The rule is stay in or in contact with the 16 foot circle line. There are supposed to be limits. So in theory the hips would be a minimum of about 36 feet from the plate at release. Can't go further, so then what?

My point to all coaches is, distance is not the end all be all. Usually it is over-emphasized in women's/girls, to the detriment of pitch speed. In men's, the point is irrelevant. Men pitch with their biceps (arms), women with their legs.
 
Nov 30, 2018
370
43
Marikina, Philippines
Me and my daughter figured out what Q just explained a few hours ago in the backyard. It was one of the "ladders" in our chutes and ladders experience I hope. Nice post(novel!?😀) Q.

With crow hopping the mechanics/timing are just very different its seems. They jump, land, and then throw.

I have watched this vid many times. There is also some good footage of Hillhouse not crowhopping on some of his DVD's.


There are a few mens pitchers who dont crow hop even though they can(I think.) Very interesting. My opinion is with the mens crow-hoppers it is just easier to see the "throw". (This guy doesnt crow hop and looks pretty darn good).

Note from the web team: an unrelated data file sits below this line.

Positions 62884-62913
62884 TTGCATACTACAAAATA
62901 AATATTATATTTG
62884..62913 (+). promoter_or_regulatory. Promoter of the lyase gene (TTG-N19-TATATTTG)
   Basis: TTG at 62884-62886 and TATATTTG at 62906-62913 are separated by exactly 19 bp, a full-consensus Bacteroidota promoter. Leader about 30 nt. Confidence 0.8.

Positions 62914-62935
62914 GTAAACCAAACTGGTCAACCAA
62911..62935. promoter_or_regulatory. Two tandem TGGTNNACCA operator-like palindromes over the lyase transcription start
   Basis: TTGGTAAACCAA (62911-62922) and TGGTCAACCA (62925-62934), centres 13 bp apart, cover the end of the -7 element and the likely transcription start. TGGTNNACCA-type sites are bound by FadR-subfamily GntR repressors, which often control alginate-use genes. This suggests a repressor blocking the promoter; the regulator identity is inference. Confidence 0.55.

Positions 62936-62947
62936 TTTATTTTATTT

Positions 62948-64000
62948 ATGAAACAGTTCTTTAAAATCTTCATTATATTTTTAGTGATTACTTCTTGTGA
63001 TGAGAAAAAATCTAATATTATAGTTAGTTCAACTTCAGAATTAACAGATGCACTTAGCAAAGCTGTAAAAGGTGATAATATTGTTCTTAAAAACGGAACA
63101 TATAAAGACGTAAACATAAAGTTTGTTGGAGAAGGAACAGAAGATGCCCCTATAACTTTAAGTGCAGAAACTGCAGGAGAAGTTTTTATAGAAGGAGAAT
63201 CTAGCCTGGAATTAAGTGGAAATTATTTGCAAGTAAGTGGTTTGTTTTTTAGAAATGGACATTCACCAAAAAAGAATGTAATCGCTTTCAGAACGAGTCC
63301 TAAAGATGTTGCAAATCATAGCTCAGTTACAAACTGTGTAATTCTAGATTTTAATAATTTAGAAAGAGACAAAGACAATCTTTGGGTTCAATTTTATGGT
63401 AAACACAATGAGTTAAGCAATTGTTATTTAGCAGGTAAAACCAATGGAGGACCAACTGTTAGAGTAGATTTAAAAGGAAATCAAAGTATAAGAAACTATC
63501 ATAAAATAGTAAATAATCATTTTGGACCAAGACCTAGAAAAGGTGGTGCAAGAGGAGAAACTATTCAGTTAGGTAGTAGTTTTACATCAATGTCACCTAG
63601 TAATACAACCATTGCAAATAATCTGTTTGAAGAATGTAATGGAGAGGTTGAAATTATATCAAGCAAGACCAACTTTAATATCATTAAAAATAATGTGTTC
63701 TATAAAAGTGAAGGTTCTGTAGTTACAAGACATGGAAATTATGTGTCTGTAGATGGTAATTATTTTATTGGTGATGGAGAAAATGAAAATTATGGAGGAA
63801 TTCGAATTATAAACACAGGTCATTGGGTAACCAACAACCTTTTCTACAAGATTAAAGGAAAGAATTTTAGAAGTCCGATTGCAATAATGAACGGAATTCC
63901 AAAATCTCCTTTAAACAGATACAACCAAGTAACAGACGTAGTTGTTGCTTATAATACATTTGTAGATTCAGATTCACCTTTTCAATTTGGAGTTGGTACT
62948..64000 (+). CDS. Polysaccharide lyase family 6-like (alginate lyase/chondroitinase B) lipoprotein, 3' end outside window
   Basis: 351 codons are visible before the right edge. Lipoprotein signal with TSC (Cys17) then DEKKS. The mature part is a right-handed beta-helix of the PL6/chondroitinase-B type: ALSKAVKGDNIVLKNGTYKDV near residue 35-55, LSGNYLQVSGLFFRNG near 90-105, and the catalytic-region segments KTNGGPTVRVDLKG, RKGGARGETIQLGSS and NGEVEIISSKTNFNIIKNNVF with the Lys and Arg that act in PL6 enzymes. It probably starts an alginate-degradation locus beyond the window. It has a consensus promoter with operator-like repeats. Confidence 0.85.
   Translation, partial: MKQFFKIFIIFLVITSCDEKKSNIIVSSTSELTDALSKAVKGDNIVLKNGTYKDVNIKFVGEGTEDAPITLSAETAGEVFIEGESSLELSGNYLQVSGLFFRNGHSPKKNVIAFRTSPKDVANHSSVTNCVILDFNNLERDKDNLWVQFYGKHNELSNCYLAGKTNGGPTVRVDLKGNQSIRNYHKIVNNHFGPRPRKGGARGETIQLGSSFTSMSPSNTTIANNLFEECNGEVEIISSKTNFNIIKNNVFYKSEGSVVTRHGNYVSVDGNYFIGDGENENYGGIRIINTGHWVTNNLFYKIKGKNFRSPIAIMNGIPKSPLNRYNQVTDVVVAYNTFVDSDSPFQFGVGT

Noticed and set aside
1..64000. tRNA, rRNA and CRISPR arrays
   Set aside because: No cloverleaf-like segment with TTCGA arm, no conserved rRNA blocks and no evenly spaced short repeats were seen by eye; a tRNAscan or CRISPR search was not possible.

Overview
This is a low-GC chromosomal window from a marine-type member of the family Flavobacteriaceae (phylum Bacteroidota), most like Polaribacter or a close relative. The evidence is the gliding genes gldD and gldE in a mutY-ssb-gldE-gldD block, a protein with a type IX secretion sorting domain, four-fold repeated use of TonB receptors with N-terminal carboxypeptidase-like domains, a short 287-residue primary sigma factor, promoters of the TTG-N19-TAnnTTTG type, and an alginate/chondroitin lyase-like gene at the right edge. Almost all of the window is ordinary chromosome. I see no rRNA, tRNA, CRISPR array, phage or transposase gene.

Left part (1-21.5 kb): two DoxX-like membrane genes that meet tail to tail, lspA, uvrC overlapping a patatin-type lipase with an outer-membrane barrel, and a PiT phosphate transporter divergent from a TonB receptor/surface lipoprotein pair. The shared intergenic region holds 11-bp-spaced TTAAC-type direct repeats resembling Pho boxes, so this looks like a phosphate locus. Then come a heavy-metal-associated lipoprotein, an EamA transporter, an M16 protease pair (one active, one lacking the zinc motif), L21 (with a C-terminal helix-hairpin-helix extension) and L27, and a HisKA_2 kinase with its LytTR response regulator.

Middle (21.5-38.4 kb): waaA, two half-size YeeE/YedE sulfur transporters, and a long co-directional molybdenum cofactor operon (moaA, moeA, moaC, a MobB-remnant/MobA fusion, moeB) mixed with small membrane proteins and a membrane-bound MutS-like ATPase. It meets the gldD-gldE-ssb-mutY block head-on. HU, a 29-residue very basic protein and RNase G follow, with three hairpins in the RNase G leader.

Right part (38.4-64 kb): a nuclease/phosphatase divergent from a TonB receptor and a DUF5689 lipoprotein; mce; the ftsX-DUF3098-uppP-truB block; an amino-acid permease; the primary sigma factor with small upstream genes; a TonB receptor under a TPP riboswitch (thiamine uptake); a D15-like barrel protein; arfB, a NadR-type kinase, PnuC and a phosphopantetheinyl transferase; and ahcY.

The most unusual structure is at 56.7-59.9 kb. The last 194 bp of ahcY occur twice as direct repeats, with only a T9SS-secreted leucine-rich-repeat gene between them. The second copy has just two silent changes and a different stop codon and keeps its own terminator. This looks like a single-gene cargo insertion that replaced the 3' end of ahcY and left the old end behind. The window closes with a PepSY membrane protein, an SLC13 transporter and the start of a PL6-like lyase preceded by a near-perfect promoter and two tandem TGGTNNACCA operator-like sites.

Anyways, I appreciate this thread thanks.
There were many golden era men's pitchers who did not crow-hop, especially from New Zealand. But some other great pitchers besides Michael White who were draggers were Kevin Herlihy NZ, Owen Walford NZ, Steve Schultz NZ, Ty Stofflet, and many others from every country. Michael Piechnik, Jimmy Moore, Peter Meredith did more of a "replant" than a big crow-hop.
 
Last edited:
Jun 8, 2016
7,973
113
My point to all coaches is, distance is not the end all be all. Usually it is over-emphasized in women's/girls, to the detriment of pitch speed. In men's, the point is irrelevant. Men pitch with their biceps (arms), women with their legs.
Gotcha..I know absolutely zero about softball pitching. Also with regards to this: